Still, we typically think that because God doesn’t play by our rules and because He doesn’t answer our prayers the way that we want Him to, somehow He has failed us. But look in the Bible and you and I can quickly see that God has “failed” a whole lot of people from their point of view, but in reality, He really does know what He’s doing.

    Have you memorized Galatians 6:9? “Let us not grow weary while doing good, for in due season, we shall reap if we do not lose heart.”

Dear Lord, help me to remember that You alone are God and I am not.
When I want to question You, let me instead trust You.
Do not let me lose heart.
Amen.

Monday, April 11, 2016

When good is repaid with evil...

Key Word Study: Perseverance
Acts 5:12-42

     We at our church just finished the first of what I hope to be several OCLOC ministry days, occurring no less than quarterly and preferably monthly or if need be more often.
     OCLOC stands for Our Church Loves Our Community. The lesson we learn from the early church is that they not only loved their church (Acts 2) but they also loved their community, even when the community didn't love them (at all!).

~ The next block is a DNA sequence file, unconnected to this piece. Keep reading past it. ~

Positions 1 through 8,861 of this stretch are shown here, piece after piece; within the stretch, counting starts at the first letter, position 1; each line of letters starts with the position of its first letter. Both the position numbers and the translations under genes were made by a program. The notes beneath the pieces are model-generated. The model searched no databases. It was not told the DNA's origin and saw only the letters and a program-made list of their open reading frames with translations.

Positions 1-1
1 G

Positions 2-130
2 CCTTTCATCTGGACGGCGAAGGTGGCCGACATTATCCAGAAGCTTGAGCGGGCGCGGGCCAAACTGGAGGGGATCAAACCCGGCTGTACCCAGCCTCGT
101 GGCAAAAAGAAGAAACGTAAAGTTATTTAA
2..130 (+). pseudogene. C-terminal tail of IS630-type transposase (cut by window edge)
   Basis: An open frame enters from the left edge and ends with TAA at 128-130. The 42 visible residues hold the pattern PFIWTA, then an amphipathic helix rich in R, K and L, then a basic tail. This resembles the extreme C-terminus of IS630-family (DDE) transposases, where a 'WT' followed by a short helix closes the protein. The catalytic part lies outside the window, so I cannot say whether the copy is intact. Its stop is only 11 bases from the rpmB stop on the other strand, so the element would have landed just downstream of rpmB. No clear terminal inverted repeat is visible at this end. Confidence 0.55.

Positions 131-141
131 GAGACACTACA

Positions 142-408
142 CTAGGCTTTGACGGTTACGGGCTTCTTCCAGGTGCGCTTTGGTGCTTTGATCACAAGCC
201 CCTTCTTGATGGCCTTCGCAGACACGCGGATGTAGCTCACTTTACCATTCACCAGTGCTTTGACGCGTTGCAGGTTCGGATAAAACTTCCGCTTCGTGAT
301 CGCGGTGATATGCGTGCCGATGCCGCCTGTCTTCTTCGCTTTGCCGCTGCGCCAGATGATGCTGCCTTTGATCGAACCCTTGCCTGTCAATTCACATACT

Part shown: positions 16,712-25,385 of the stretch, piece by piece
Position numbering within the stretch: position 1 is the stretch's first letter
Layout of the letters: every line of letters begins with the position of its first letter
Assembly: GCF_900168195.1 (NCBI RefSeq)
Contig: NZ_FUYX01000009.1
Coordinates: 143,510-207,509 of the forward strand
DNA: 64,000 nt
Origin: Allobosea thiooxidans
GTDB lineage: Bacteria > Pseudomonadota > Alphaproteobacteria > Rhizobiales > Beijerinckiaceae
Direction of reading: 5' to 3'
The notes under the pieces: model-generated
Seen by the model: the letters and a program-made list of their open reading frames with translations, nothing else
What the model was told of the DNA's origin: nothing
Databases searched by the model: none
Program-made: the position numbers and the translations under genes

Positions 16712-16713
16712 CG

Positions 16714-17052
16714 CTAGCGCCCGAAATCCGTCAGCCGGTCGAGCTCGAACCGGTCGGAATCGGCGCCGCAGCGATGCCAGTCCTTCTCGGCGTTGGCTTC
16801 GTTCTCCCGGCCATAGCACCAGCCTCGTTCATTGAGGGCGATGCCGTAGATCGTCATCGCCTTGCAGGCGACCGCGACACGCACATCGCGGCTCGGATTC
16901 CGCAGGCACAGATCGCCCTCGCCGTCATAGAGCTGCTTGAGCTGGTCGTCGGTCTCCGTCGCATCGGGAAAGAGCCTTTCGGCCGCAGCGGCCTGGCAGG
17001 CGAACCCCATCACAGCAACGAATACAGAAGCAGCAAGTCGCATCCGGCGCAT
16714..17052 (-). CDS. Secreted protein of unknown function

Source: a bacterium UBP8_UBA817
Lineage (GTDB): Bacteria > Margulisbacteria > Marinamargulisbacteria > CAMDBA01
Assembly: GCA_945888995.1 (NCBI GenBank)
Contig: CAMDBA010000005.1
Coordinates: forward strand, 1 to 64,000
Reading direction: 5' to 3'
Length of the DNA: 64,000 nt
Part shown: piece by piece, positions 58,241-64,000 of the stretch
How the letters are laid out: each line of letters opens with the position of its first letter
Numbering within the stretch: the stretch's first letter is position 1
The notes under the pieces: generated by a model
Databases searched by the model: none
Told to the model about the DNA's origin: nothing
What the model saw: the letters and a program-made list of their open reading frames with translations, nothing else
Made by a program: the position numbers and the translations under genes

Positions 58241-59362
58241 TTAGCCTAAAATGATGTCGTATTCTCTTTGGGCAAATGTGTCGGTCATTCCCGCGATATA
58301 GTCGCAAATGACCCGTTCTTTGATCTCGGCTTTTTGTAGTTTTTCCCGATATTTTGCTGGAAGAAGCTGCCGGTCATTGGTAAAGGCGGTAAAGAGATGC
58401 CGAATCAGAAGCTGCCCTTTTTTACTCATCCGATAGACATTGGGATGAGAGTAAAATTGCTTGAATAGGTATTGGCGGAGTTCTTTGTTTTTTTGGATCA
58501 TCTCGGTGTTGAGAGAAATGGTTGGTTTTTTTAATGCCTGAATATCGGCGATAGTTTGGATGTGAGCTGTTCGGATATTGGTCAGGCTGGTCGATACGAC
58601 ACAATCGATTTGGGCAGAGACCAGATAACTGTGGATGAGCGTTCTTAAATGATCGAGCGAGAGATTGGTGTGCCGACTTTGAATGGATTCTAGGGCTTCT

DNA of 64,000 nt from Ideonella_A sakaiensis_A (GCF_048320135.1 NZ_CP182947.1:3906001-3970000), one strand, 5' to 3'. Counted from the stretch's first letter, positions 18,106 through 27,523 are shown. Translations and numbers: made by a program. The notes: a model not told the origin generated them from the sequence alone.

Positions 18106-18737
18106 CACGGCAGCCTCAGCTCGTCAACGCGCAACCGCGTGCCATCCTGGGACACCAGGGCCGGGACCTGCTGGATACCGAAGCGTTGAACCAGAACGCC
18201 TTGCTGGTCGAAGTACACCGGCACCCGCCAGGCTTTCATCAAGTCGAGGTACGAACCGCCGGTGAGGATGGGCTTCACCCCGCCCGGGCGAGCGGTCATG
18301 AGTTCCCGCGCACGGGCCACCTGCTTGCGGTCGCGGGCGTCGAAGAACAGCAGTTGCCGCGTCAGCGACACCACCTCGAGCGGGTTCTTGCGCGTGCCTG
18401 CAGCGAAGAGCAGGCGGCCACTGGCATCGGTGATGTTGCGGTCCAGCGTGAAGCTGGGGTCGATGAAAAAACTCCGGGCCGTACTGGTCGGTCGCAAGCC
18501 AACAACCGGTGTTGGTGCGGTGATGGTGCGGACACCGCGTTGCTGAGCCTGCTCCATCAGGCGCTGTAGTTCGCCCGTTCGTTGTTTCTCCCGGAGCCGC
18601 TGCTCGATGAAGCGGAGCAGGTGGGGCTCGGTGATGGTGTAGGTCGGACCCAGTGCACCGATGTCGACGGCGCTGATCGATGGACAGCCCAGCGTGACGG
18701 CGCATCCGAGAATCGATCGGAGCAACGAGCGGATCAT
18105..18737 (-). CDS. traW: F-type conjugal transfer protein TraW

In Acts 5:12-42, we see that it wasn’t just Peter and John preaching, teaching and reaching their community, but now it was all of the apostles who were teaching about Christ. Imagine the boldness it took to be put in prison, miraculously released and then to go back to the same temple all over again.  The Key Word of perseverance is all over the latter part of Acts 5. 
     As  a result of their love and perseverance despite opposition, the community held the apostles in high esteem (see Acts 5:13). 
     Despite the opposition, Simon Peter did not tone down his sermons and did not even try to accommodate those who believed a different way. If anything, he pushed the pedal to the floor and gunned his spiritual motor!
     When I was in eighth grade, I got a paddling for doing something innocent enough: I was smiling at the teacher. Okay, maybe I wasn’t just smiling, I was actually laughing at the teacher underneath my smile, but still I was just smiling. He took me and my friend Paul (who was also smiling with me) out of the classroom and gave us “licks” with a wooden “attitude adjustment” board!  Even though I wasn’t thoroughly innocent, I remember the injustice of being punished for something as simple as smiling!